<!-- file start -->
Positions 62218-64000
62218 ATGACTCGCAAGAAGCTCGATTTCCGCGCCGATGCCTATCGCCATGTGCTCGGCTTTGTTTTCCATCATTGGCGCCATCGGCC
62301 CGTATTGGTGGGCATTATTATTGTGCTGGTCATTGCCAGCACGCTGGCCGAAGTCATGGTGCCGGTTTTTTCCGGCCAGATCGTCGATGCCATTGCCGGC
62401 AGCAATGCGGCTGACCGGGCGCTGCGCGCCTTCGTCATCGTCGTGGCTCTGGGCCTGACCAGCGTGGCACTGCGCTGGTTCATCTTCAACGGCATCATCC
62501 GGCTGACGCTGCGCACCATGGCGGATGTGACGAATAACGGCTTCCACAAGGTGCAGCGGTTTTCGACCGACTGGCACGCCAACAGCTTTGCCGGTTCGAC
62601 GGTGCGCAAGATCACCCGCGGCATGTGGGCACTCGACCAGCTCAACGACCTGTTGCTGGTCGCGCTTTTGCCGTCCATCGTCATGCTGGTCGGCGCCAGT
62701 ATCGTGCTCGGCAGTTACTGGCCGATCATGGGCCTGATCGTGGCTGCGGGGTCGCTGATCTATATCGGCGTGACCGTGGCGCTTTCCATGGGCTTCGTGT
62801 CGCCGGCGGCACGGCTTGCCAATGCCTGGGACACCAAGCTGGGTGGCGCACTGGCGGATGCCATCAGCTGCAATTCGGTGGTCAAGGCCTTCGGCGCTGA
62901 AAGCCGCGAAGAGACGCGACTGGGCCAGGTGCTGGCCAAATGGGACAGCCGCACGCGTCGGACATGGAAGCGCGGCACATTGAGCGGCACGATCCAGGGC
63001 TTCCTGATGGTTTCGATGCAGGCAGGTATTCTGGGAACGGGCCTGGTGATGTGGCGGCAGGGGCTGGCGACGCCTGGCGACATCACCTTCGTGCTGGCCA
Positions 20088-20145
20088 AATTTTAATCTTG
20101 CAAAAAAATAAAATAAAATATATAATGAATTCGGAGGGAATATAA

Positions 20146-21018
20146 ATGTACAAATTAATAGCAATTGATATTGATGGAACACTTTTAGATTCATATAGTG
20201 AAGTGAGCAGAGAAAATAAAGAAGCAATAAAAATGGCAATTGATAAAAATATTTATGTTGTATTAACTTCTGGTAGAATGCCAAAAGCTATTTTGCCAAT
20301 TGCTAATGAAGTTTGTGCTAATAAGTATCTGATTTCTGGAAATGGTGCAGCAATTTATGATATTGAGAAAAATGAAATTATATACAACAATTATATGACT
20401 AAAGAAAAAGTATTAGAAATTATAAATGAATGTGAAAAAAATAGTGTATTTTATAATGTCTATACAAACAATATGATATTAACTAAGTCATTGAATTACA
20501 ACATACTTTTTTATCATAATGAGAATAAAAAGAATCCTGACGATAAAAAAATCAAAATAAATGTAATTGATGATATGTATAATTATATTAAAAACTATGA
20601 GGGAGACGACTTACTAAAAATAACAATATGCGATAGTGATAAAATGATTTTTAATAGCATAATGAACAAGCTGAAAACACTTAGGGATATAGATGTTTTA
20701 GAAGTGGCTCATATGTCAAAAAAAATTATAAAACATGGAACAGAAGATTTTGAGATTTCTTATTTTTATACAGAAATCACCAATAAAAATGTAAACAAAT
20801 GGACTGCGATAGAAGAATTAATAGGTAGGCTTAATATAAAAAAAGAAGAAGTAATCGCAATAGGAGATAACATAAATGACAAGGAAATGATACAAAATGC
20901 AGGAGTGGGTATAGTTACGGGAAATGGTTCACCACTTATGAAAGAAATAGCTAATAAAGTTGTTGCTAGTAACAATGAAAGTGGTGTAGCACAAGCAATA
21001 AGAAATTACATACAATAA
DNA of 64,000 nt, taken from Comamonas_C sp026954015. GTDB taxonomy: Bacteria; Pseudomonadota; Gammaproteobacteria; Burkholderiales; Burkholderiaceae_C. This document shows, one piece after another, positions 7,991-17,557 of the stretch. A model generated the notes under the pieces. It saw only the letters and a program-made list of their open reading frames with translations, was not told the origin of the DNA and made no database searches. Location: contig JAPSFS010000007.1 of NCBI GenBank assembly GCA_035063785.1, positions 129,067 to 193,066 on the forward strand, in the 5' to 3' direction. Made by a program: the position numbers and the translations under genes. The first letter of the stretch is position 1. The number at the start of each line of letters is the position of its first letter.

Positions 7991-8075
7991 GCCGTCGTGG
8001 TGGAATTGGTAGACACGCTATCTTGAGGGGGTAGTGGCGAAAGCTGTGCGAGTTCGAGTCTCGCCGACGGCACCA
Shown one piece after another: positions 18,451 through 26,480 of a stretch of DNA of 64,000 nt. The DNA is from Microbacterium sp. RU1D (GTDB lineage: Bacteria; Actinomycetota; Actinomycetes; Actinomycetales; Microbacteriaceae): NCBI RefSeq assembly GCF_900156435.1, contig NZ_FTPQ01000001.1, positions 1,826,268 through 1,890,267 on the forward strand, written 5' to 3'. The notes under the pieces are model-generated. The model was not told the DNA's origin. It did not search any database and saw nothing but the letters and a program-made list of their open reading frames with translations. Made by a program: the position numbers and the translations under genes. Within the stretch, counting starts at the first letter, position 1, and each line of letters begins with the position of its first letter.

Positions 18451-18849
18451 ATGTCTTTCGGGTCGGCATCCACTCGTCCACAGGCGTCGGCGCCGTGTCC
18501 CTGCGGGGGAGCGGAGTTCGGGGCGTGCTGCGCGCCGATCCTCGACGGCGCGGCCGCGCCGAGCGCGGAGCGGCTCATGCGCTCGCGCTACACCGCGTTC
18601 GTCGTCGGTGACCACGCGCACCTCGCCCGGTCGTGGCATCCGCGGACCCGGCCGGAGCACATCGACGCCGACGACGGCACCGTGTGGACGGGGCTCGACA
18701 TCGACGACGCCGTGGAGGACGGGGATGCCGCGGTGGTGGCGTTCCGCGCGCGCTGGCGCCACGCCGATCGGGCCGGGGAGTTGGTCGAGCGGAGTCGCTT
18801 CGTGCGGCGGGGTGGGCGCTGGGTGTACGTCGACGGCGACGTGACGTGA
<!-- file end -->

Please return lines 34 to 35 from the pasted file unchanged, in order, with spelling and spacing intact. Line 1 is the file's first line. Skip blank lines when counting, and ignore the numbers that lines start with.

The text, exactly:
18701 TCGACGACGCCGTGGAGGACGGGGATGCCGCGGTGGTGGCGTTCCGCGCGCGCTGGCGCCACGCCGATCGGGCCGGGGAGTTGGTCGAGCGGAGTCGCTT
18801 CGTGCGGCGGGGTGGGCGCTGGGTGTACGTCGACGGCGACGTGACGTGA